Tower of London

Come and see The Tower of London in all its magnificent glory. Take in rich, dramatic stories and imagine yourself as a character in grand English chronicles. Learn of life in another era, in times of beheadings, sieges and scandal!

You’ll find the Tower of London positioned adjacent to the River Thames in Tower Hill, of the Tower Hamlets District, near the HMS Belfast, Tower Bridge and London Bridge. In a time before skyscrapers, this well-planned layout must have been an intimidating sight for thieves and siege accomplices, and a source of power and assurance for law abiding locals. Founded in 1066 by the Normans and expanded in 1078 (by William the Conquer), it has been merged, molded and managed, all with a view to fulfill various governing authority needs of each time.

As it was once a royal residence, it is only fitting to see the Royal Guard protected Crown Jewels. Located in The Jewel House via Waterloo Block, walk a red carpet upon entry, where you’ll find twists and turns of high-security treasures. See stately royal insignia, crowns and celebrated symbols of power such as St. Edwards Crown, the Holy Anointing Spoons and decadent banquet plates, sceptres and robes. The Crown Jewels mark 800 years of monarch rule, but not without great effort after great loss. When King Charles II returned from exile in France, new jewels were crafted after being “lost” (or stolen), and they were maintained in good keeping until 1669, when Irish-born Colonel Thomas Blood attempted to steal them. But, rather than beheading, a punishment popular at the time — in fact he was pardoned and awarded Irish land (valued at £500 a year).

The White Tower will no doubt demand your attention as you exit The Jewel House, but did you know it was once of humble timber beginnings? It took a decade to build to its form today and was sanctioned by William the Conquerer. Before you walk up its 206 steps within, take a detour to the lower basement to find the united kingdoms oldest musesum; The Royal Armouries. Home to about 75,000 war, defence and battle items gathered over centuries, it’s the stuff that movies are made of!

It wouldn’t be a proper visit without witnessing the 14th Century-born Ceremony of the Keys, an animated age-old tradition by Yeoman (Beefeater) Warders. At precisely 9:53pm each night, the Chief Yeoman meets a Military Escort (a member of the Tower of London Guard), and together they secure the gates of The Tower. This is followed by a dialogue of challenge by the Sentry and confirmation from the Guard.

Free Tickets to watch are available to the public each night, but be sure to book ahead!

Free Entry to The Tower of London - Save £24.80pp with The London Pass

Look out for…

  • Moira Cameron — the only female Yeoman (aka Beefeater) Guard. Be sure to say hello.
  • St. Johns Chapel — (within The White Tower). Unmistakable by design, this chapel has bare, simplistic adornment, echoing true Norman Period style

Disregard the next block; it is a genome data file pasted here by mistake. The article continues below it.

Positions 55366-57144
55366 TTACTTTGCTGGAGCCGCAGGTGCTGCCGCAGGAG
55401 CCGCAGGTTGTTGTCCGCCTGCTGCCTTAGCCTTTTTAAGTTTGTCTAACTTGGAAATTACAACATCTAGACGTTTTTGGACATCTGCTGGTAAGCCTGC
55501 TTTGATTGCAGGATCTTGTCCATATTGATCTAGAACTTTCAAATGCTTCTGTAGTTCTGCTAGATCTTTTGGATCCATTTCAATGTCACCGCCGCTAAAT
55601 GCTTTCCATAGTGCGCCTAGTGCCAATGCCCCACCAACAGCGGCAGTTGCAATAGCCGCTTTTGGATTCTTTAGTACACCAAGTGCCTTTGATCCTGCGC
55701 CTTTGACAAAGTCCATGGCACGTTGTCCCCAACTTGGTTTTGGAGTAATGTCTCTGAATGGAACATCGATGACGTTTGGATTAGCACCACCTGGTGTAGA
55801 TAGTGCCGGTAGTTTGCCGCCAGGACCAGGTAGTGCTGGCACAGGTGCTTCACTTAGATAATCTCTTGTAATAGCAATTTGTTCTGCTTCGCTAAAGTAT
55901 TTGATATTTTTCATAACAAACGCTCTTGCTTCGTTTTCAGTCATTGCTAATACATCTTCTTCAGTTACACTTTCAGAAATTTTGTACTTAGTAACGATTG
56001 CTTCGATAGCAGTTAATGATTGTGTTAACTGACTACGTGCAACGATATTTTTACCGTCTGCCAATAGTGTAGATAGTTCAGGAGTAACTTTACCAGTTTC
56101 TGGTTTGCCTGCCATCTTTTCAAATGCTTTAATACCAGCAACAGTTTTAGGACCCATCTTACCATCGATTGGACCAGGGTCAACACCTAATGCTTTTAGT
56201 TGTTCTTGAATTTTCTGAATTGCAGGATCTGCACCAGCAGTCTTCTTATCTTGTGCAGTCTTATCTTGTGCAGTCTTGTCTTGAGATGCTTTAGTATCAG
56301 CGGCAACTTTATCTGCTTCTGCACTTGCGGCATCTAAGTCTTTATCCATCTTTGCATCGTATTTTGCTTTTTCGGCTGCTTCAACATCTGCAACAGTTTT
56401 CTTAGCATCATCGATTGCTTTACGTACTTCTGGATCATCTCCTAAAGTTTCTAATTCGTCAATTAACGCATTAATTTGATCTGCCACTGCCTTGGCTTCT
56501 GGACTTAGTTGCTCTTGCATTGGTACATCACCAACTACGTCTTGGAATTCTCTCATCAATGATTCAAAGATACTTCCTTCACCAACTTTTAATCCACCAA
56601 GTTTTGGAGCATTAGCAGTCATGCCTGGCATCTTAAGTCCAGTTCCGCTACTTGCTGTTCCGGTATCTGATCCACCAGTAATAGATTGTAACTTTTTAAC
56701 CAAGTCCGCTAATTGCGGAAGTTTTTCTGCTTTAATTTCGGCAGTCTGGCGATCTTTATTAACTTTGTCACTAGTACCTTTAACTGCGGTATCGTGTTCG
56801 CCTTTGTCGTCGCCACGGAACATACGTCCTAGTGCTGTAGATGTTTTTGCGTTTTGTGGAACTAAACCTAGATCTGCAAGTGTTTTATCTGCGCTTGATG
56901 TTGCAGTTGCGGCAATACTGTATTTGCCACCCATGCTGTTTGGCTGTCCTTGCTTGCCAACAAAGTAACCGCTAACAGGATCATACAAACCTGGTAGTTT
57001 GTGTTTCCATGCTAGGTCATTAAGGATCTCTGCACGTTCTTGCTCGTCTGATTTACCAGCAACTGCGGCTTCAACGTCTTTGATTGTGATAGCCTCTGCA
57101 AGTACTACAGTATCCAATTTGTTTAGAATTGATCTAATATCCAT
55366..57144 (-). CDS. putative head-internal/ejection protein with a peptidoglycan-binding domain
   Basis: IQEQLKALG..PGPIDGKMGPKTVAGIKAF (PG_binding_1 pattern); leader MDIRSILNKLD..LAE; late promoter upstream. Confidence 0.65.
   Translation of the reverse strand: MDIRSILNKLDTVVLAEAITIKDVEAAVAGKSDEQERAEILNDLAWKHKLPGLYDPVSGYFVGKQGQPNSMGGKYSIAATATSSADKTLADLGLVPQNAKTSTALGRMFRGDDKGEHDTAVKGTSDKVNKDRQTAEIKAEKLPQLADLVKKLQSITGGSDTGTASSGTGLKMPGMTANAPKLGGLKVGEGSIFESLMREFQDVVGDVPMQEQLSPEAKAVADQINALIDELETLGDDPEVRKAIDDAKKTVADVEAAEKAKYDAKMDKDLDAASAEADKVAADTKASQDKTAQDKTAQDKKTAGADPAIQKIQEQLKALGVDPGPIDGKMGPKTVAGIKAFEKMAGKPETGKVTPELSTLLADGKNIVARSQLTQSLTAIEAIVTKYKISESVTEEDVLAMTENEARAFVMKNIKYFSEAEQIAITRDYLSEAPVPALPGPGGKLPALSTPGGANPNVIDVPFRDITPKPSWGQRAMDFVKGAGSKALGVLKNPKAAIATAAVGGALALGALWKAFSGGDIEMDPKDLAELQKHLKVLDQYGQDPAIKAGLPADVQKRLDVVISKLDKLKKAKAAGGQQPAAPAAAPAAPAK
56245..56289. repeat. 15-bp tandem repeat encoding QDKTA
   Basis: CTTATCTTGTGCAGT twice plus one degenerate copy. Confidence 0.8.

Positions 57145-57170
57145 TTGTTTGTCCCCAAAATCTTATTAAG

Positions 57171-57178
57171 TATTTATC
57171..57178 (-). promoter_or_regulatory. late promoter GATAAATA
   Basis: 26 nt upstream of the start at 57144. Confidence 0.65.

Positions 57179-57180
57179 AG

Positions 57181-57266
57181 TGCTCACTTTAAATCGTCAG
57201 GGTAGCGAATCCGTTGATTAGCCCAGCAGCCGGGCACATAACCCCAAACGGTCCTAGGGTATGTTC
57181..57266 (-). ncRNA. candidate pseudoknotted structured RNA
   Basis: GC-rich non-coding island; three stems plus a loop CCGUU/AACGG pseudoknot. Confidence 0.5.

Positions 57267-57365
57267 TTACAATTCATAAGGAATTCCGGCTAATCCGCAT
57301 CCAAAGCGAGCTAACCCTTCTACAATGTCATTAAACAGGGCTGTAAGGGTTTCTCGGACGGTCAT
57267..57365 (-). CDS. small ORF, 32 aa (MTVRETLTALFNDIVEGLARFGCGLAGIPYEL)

• The Royal Menagerie — where lion and bear sculptures rest where wild animals once roared!
  • Crown Jewels — home to her Majesty's Crown Jewels.
  • The Beefeaters — guards the jewels, as well as acting as tour guides for the attraction

Did you know?…

  • Yeoman (and Women) also known as 'Beefeaters' are former long-serving army personnel. To become a 'Beefeater', one must serve at least 22 Years in the regular armed services
  • There is a Yeoman called ‘Yeoman Warder Ravenmaster’ tasked with ensuring that the Tower of London Ravens are well cared for. Legend has it that if the Ravens should leave, disaster will strike and the White Tower will fall!
  • Colonel Thomas Blood was rumored to be a Government Spy, and the reasons behind his being pardoned by King Charles II for Crown Jewel theft remain a mystery to this day.
  • There are over 12 acres of land within the walls
  • It was initially resented by the people of London when it was built, as it stood as a symbol of oppression by the new ruling forces
  • The term ‘sent to the Tower’ was coined during the 16th and 17th century when those who had fallen into disgrace were sent there
  • All prisoners entered through the water gate, called ‘Traitor’s Gate’
  • The ghost of Anne Boleyn is said to be seen haunting the chapel of St. Peter and Vincula.
  • The Ceremony of the Keys - the traditional 'locking up' of the Tower — is the oldest and shortest military ceremonies in British history, having been performed every night at 9:53pm for around 700 years.

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All information is drawn from or provided by the museums themselves and every effort is made to ensure it is correct. Please remember to double check opening hours with the venue concerned before making a special visit.